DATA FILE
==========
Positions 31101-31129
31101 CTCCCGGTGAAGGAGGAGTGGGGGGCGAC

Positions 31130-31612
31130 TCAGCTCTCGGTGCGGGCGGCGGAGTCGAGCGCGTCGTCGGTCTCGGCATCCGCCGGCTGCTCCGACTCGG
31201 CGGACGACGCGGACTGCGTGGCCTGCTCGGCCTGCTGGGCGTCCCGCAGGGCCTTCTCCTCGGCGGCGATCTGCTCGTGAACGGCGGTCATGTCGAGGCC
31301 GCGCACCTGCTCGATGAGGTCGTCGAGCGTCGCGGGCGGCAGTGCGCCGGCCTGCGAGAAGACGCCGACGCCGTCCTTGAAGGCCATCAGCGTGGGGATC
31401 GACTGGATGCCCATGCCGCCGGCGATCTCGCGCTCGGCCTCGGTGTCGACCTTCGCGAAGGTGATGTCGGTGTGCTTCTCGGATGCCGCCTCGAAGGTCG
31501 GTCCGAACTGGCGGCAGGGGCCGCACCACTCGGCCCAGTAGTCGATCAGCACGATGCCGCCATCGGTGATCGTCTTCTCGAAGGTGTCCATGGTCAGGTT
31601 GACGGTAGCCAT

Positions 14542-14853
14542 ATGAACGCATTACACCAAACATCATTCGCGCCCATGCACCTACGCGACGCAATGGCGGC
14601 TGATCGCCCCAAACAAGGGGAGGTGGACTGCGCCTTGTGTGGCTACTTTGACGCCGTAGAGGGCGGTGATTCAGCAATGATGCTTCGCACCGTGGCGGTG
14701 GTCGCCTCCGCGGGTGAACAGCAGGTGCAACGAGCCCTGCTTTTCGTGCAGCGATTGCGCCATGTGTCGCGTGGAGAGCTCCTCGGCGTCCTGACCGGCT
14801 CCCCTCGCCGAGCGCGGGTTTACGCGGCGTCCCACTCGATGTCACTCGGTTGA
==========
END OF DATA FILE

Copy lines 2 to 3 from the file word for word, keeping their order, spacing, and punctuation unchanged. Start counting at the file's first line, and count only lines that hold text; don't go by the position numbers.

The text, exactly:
31101 CTCCCGGTGAAGGAGGAGTGGGGGGCGAC

Positions 31130-31612